Shares of Air Canada (TSX:AC) and Cineplex (TSX:CGX) were on the retreat this week, with AC and CGX stocks plunging 11% and 6%, respectively, from their weekly highs, as growth and frothy reopening plays took a chance to cool off. While I have no idea whether the pain is a near-term buying opportunity or the start just the start of something more severe, I think contrarians looking to get into either name should carefully evaluate the risk/reward at this most critical of market crossroads.
Meet the TSX’s top reopening stocks!
Undoubtedly, both names are some of the TSX’s most popular economic reopening plays. But just because the COVID-19 pandemic’s end is in sight does not mean either company will be in for an abrupt return to their 2019 highs.
Air Canada was flying high before the COVID-19 pandemic sent the airline industry into a fight for survival. Various U.S. airline stocks have already fully recovered from the 2020 stock market crash, yet Air Canada remains off around 46% from its early 2020 heights. Could AC stock be positioned to follow in the footsteps of its U.S. peers with a few months’ lag? Or are there fundamental differences that will keep Air Canada stock depressed, as other airlines soar?
Air Canada is a different flavour than its peers south of the border. First, it’s a Canadian airline. In Canada, the vaccine rollout hasn’t gone as quickly or as smoothly as in the States. That means restrictions and all the sort could linger on for a few months longer than U.S. airlines that are already seeing some relief.
Second, Air Canada is a huge chunk of pre-pandemic revenues derived from international flights. I think international restrictions could act as a serious overhang for AC stock for many quarters after this pandemic ends. With more transmissible COVID-19 variants of concern popping up from left, right, and centre, it’s clear that the federal government must remain vigilant to avoid future waves of COVID-19. Indeed, international travel will be far slower to recover than domestic travel, which warrants a discount on Air Canada shares versus its more domestically focused peers.
Third, Air Canada is one of few major national carriers. And with that, I suspect the federal government is willing to provide ample relief or bailouts should the waters get rougher between now the end of the pandemic. Air Canada has a decent balance sheet and a critical lifeline that leads me to believe that Air Canada is too big and “vital” to fail, even if worse comes to worst.
Cineplex is a movie theatre kingpin that cannot catch a break! There are too many headwinds to count, and the stock and its balance sheet look toxic. It’s hard to imagine a world where we’ll crowd into movie theatres again, especially given the rise of “premier access” from big-league streamers like Walt Disney’s Disney+ platform.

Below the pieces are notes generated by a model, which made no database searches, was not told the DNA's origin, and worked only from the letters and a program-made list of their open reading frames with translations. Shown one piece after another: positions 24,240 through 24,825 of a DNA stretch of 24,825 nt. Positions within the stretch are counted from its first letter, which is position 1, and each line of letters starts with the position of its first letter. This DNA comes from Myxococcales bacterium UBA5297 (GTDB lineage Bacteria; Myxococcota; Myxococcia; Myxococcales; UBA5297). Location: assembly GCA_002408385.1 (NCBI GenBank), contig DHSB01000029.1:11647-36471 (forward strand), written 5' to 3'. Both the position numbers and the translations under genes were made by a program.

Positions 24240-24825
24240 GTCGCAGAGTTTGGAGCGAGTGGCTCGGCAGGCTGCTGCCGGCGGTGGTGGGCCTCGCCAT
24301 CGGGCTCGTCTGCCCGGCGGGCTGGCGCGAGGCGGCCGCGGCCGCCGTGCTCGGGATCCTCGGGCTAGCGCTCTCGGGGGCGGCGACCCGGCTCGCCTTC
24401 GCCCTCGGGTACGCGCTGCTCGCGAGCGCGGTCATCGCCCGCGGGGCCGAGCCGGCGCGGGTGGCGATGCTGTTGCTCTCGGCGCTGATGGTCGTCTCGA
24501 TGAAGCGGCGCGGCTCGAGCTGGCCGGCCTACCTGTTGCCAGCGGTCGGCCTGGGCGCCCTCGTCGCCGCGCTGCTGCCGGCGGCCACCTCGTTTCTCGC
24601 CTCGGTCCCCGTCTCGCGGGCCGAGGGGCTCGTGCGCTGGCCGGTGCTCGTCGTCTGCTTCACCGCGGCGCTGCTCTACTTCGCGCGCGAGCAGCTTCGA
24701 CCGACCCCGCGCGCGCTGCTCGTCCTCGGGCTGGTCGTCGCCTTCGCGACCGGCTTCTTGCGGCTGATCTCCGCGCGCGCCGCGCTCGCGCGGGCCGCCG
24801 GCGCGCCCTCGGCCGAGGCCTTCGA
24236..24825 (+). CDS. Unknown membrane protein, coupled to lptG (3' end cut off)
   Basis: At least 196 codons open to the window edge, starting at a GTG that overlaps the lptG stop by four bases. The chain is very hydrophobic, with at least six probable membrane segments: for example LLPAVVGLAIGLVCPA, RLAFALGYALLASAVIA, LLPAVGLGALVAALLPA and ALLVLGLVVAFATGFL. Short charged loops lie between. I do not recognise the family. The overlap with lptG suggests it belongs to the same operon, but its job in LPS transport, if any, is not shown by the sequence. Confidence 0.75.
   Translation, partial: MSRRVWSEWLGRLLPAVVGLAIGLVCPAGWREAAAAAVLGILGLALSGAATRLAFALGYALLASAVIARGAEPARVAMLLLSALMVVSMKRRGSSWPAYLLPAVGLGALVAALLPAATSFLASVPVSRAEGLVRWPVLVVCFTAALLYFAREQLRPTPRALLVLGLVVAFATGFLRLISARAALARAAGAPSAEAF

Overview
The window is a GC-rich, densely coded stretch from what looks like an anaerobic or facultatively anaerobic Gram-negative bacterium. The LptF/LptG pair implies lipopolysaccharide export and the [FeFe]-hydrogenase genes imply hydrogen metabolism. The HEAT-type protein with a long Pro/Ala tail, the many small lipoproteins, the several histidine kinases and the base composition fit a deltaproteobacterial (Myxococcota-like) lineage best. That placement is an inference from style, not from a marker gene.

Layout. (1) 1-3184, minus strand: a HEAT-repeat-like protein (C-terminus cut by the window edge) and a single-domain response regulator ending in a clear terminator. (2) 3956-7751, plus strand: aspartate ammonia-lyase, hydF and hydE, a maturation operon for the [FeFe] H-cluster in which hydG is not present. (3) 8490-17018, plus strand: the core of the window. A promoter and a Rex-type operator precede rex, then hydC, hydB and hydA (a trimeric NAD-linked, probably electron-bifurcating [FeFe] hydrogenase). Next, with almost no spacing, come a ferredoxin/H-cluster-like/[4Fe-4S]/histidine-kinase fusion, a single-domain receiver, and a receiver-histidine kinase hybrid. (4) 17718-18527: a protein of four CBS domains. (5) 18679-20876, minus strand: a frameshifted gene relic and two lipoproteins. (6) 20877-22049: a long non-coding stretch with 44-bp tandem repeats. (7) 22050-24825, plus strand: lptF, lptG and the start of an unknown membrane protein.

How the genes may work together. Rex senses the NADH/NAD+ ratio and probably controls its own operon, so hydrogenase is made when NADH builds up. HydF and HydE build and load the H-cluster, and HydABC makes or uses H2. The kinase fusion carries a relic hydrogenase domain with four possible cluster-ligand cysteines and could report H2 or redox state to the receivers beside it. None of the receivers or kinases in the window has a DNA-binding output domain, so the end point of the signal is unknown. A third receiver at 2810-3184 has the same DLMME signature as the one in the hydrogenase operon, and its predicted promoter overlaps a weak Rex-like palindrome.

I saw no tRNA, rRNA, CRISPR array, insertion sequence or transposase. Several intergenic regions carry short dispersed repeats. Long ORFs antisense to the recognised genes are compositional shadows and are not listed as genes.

Despite the pressures, I don’t think Cineplex or the movie theatre concept will die at the hands of COVID-19. Rather, I think the future of cinema is both in theatre and at home. I believe consumers will have the option to catch a flick at the local Cineplex or order premier access on their favourite video streamer. With pent-up demand to go out and catch a flick in the company of friends, I think Cineplex will bounce back quickly after we reach herd immunity. And I think streamers and cinemas will reach an equilibrium where they can both prosper.
For now, I wouldn’t bet against Cineplex. Like Air Canada, it’s too “vital” to fail. I think Cineplex will be a compelling takeover target, but I wouldn’t recommend you play acquisition roulette on the name, as the stock is still up big from its lows.
Better buy: Cineplex or Air Canada stock?
Both stocks are reliant on a timely end of this pandemic. And I’m still unsure as to what the post-pandemic world has in store for the most at-risk plays that’ll be first to shutter should lockdowns return. If I had to pick one, I’d go with Air Canada stock, because I do not see the government letting it collapse.
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This article represents the opinion of the writer, who may disagree with the “official” recommendation position of a Motley Fool premium service or advisor. We’re Motley! Questioning an investing thesis — even one of our own — helps us all think critically about investing and make decisions that help us become smarter, happier, and richer, so we sometimes publish articles that may not be in line with recommendations, rankings or other content.
Fool contributor Joey Frenette owns shares of Walt Disney. David Gardner owns shares of Walt Disney. The Motley Fool owns shares of and recommends Walt Disney. The Motley Fool recommends CINEPLEX INC.